Unscrupulous domestic helper recruiters in Hong Kong could face jail terms under proposed reforms aimed at fighting modern slavery, but campaigners warned changes would prove ineffective unless properly enforced.
There are more than 300,000 foreign domestic workers in Hong Kong and their treatment has come under scrutiny in recent years, highlighted by a high-profile case of an Indonesian maid whose employer has been jailed for maltreatment.
The Hong Kong government is seeking to increase fines against recruitment agencies found guilty of overcharging helpers to HKD350,000 from HKD50,000, as well as introducing jail terms of up to three years.
The proposal, which is expected to be passed, is set for final debate.
Eman Villanueva, spokesman of Hong Kong-based Asian Migrants’ Coordinating Body said the changes were “very positive”.
“But for these to be effective, the complaint system and mechanism should be improved, to enable and encourage victims to file complaints. The existing one is inadequate,” he told the Thomson Reuters Foundation by phone from Hong Kong.
Thousands of women from poor families in countries such as the Philippines and Indonesia pay recruiters fo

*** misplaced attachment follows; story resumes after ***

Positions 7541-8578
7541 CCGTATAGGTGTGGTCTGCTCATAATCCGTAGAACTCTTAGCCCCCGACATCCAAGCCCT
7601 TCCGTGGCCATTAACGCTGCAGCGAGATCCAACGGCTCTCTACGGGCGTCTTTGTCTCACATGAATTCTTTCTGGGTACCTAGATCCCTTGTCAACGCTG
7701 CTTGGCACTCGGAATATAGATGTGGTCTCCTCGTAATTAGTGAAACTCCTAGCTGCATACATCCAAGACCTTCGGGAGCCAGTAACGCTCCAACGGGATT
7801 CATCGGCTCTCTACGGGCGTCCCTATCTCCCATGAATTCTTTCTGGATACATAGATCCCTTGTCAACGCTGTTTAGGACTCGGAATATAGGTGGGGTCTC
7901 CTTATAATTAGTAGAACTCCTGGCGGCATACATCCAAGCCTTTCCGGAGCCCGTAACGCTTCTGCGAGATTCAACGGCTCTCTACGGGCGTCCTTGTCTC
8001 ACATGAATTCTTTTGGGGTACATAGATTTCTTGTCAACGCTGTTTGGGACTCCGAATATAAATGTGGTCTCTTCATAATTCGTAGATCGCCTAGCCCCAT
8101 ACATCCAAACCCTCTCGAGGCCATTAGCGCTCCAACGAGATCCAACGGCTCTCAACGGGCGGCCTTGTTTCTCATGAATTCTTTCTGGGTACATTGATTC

Every year thousands of women from impoverished families in countries such as the Philippines and Indonesia pay recruiters to secure jobs as domestic workers abroad.
Hong Kong’s rules stipulate recruiters cannot charge over 10 percent of a helper’s first monthly salary for this service but activists say this is often violated, with a 2016 study showing sometimes they are charged 25 times the legally permitted amount.
This practice means in many cases domestic helpers cannot not leave their jobs due to massive debt – even in cases where they are abused.
Robert Godden from consultancy Rights Exposure, which conducted the 2016 study, said many domestic workers ended up victims of forced labor.
“Contemporary form of slavery really is about using coercion to keep you in a job otherwise you would not agree to, and there are different methods of coercion, one is financial,” he said.
Godden said Hong Kong needed to improve its poor record in prosecuting dishonest recruiters.
“Unless they are caught breaking the law and they feel it is likely they would be caught breaking the law, then not much would change,” he told the Thomson Reuters Foundation.
One in six migrant domestic workers in Hong Kong is a victim of forced labor, according to another study in 2016 by campaign group Justice Centre Hong Kong.